The graying of a community, however, is not perfect. Publicly, community leaders say they love having senior citizens in their area, says Williams, but privately they admit there are problems. “When we talked to mayors, they said, ‘When we want to build light rail, the seniors say no. They don’t want anybody else coming to Florida. They wish the door would close right behind them.’ When you talk to people in the education community, they say, ‘You know, one of the difficulties we are having is that the seniors are overwhelmingly white and they don’t relate to the kids in these schools, because the kids in these schools are a part of what they call ‘the browning of Central Florida’—lots of immigrants and minorities attracted to the area by its economic vitality. This is not the America they grew up in.”
So, what does Williams make of our modern America? He says we have shifted from a race-based gap to something more complex: “It would be easy to tell this story in terms of black and white, brown and white, but in fact, what’s going on is generational tensions, tensions that are much larger than race. They put competing priorities and competing needs in conflict inside the American family.”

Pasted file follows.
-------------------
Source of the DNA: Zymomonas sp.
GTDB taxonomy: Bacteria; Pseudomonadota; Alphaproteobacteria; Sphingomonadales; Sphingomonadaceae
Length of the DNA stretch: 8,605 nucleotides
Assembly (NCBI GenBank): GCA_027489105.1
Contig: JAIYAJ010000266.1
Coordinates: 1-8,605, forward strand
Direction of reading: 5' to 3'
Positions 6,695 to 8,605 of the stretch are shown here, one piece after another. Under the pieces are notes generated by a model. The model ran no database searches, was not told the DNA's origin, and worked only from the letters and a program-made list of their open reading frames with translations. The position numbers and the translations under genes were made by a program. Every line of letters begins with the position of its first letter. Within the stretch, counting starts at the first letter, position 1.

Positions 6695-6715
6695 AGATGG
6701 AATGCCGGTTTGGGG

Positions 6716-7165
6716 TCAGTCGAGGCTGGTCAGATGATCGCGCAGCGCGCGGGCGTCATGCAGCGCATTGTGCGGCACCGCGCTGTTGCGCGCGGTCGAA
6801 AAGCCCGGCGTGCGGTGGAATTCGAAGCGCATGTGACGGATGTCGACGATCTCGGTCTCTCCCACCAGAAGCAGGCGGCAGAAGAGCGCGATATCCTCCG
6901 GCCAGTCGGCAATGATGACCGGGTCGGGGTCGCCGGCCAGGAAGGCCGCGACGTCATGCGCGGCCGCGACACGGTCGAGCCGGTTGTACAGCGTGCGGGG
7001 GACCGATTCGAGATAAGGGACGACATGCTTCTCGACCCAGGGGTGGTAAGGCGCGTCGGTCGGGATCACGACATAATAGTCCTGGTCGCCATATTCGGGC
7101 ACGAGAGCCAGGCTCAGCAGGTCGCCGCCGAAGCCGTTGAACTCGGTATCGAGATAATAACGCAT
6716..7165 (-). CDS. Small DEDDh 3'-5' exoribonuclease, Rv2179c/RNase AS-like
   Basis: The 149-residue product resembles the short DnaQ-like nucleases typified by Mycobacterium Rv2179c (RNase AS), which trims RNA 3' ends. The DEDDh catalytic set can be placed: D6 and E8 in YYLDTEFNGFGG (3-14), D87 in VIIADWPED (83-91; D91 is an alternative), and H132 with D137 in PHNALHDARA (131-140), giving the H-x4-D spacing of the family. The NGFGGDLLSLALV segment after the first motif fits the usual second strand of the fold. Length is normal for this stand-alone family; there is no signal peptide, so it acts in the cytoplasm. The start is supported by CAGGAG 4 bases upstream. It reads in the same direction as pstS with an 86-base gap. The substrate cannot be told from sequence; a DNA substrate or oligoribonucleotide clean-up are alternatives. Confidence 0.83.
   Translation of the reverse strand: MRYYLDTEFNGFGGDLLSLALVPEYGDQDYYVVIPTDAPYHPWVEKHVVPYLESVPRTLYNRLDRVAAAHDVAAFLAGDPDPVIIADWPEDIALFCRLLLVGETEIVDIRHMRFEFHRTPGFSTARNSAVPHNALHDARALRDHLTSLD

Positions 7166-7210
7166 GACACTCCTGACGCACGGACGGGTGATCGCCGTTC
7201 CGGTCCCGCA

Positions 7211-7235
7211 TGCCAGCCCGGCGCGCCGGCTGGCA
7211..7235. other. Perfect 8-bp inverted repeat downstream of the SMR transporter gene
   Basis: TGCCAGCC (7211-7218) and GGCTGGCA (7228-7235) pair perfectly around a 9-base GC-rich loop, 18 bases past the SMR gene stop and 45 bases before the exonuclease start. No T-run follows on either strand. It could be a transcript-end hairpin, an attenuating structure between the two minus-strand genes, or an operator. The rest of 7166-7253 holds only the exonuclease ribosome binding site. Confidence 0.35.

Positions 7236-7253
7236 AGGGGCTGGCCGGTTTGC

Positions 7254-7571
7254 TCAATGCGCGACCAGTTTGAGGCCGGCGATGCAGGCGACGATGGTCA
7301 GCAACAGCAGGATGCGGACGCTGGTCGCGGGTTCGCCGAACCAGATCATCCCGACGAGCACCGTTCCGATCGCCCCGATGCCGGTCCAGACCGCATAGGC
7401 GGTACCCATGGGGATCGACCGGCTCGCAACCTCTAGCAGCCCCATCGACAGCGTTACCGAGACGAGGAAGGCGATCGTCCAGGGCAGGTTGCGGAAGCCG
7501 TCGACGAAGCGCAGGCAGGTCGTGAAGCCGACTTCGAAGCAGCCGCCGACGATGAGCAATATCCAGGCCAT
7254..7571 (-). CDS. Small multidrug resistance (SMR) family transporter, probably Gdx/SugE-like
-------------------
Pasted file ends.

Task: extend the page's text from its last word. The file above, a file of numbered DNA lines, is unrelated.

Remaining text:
He continued: “Hampden-Sydney—in terms of equal rights, in terms of justice, in terms of leading America through this transformative period—now has a central role to play, in terms of providing leaders who stand above the distrust, above the anger, and provide for us a clear vision of what it means to be an American, to care deeply, to be a patriot, to be dedicated to a larger cause than ourselves, to be willing to sacrifice for the greater good. That is what Hampden-Sydney has stood for through time—and there have been rough times. What strikes me is that this is a new day and you are having to reinvent this institution—not to lose any of its traditions—but reinvent it to fit the challenges of the 21st century. You cannot be content to simply stand by and say that our men coming from Hampden-Sydney really would have fit better back in the 1950s and that’s our model for a Hampden-Sydney Man.